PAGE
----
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High Pressure Shower head and water saving of the future

Updated: 3 days ago

TL; DR: high pressure and water saving can co-exist in showers, in 2022 user-centric designed smart shower technology will make showers great again.


Climate change is upon us, whether we’d like to admit it or not, and as its impact starts to trickle down to people’s households, everyone is starting to feel the pinch. One of the most significant aspects of our lives that has been impacted is water. US water prices have almost doubled in the past decade, roughly 20 to 70 percent of the U.S. is experiencing more recurrent dry weather conditions. What was previously abnormal is now becoming a regular occurrence. As the Chief editor of MIT technology Review Matt Honan stated, most of us will first experience climate change through water, we will flood, or burn or both, indicating that extreme drought or flooding would become a norm.


Showering uses on average 20% of all household usage and is the most water consuming activity everyday. For a normal family, you can easily use up to 1000 gallons of water in just showering alone each month. Moreover, shower water is usually heated water, which means that more energy is consumed during shower versus using a garden hose, or flushing a toilet.


Where have all the high pressure showers gone?


To avoid extra water usage or unnecessary water usage during showering, a maximum cap of 2.5 gallon per minute (GPM) at 80 psi house water pressure for shower heads was introduced nationwide in 1992. This led to the U.S. The Environmental Protection Agency (EPA) has been running a WaterSense Program since 2006 that further defines shower head flow-rates to 2.0GPM at 80 psi. WaterSense is a voluntary partnership program that labels water-efficient products and resources for helping you save water across all different products.


For shower heads, the WaterSense ensures that the maximum flow rate is capped, it also regulates the percentage of flow rate decrease and takes into account house pressure drop so that you would still have a somewhat decent shower flow when your house water pressure isn’t that high. It’s clear that WaterSense appreciates that a certain amount of water pressure and flow is needed for one to properly rinse.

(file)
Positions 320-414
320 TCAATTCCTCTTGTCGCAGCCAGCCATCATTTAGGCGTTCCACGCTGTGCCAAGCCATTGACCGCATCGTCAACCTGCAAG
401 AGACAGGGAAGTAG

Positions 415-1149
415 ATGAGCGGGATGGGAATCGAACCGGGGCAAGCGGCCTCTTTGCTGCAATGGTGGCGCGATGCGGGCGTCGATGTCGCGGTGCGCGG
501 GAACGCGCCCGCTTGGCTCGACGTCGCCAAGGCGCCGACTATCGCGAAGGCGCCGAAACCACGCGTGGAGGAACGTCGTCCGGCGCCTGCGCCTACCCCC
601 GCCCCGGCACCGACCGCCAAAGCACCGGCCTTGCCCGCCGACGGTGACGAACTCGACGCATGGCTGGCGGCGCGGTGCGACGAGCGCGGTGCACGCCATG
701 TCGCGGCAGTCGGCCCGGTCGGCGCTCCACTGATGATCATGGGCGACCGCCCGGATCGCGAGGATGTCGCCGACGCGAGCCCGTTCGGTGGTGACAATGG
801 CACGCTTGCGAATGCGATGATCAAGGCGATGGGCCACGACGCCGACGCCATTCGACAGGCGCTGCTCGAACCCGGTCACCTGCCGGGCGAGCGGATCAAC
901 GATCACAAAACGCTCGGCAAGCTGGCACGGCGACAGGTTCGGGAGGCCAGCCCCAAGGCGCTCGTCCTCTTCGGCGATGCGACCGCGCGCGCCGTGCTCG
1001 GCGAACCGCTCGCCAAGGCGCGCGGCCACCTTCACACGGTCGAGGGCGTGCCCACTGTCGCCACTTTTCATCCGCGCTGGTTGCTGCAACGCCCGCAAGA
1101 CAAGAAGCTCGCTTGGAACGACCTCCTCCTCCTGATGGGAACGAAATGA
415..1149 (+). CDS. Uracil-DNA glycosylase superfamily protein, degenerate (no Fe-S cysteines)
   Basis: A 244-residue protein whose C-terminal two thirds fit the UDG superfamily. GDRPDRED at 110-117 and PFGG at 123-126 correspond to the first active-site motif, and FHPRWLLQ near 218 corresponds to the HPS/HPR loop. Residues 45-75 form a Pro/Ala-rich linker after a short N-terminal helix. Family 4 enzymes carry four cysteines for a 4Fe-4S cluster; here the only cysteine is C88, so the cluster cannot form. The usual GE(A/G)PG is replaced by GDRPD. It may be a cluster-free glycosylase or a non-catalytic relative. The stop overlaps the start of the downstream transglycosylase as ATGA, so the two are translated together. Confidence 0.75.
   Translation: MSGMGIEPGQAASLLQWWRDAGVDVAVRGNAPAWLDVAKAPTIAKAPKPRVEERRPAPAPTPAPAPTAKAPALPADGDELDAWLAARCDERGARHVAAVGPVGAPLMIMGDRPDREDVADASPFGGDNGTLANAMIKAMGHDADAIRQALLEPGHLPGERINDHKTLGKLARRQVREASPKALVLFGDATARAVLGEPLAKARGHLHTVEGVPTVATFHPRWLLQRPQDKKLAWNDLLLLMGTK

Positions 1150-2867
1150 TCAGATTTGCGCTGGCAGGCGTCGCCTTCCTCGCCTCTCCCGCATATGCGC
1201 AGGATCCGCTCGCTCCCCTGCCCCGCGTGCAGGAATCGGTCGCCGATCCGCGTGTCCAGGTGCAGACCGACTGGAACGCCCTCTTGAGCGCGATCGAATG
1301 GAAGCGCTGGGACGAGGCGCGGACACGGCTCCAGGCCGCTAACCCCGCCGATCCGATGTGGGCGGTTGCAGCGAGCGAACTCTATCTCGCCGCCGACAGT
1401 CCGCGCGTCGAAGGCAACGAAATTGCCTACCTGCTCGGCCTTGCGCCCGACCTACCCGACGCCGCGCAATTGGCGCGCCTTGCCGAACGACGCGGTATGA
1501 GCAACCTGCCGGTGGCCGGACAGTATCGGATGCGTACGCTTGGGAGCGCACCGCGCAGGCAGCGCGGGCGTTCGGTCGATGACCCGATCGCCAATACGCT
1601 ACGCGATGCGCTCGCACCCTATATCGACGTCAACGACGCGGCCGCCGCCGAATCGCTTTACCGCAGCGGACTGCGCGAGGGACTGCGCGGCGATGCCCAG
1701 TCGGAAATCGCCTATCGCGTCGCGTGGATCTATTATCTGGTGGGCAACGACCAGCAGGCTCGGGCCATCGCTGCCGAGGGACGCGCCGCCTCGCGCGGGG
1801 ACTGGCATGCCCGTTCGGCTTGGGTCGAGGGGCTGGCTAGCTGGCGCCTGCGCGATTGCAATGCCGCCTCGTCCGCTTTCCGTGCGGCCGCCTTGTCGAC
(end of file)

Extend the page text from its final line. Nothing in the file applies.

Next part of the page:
Since it’s a voluntary program, states, counties or cities can decide whether they want to partner with WaterSense to help residents and businesses to lower water consumption. This is usually based upon geo-location differences, requirements and regulations that differ in different areas.


For example, where Oasense is located, in California, the shower heads that you can purchase will only have a maximum flow rate of 1.8 gallons per mins. It's not possible to buy a 2.5GPM shower head in home depot, nor purchase one on Amazon and ship it to California. There are places that have tighter regulations or looser on flow rate. And whether WaterSense compliance is required. For example in the States of Colorado, showers sold need to be at 2.0gpm rating at 80 psi and also need to be WaterSense certified, but in Arizona, the shower head needs to be at 2.0gpm but WaterSense Certification is not required.


Here’s a table based on the latest regulation of shower heads we compiled, credits to Neoperl who makes good flow restrictors and help products to have good flows during low pressure for providing data. You can also visit here to see how shower is tested by WaterSense Please note that these plumbing codes are subject to change, and we compile the latest regulation on shower heads for you as of Jan. 2021, you can also read more about detail WaterSesne testing here:


Highest allowed shower head flow rates per states and cities, 2022


Now we know why in some areas we cannot get high flow rate shower heads like our parents used to have. In the future they will no longer be available to anyone.


Low flow rate means low pressure


We have been addressing flow-rate of different areas in the country, but a more common term we use to describe good shower experience is “pressure”, which is actually not a very stringent scientific term. We won’t go into complex fluid dynamics, but we will try to explain this in layman's terms; we can easily comprehend that all the “pressure” we feel from shower is total force of the water droplets hitting our skin. If we limit the total amount of water allowed into the showerhead from the start (which is the definition of flow rate), no matter how we squeeze the nozzles to increase the flow rate out of the orifice, it can not get much higher, hence the "pressure" of the shower is limited.


Although not in an ideal world, water flow rate follows the continuity equation roughly:


Q (gallon per mins) = A1 (area of the standard half inch pipe)* V1 (water flow rate into the shower head) = Sigma A2 (area of nozzle orifice)* V2 (water flow rate out of the nozzle orifice)


Imagine a rubber garden hose is in our hand with water flowing, if we squeeze it, the total area (A2) becomes smaller and hence the flow rate (V2) becomes higher and we would see a somewhat higher pressure water stream. However, the total amount of water flowing out can only be less. And if the tap is half opened, no matter how we squeeze the hose, the pressure can not be increased too much.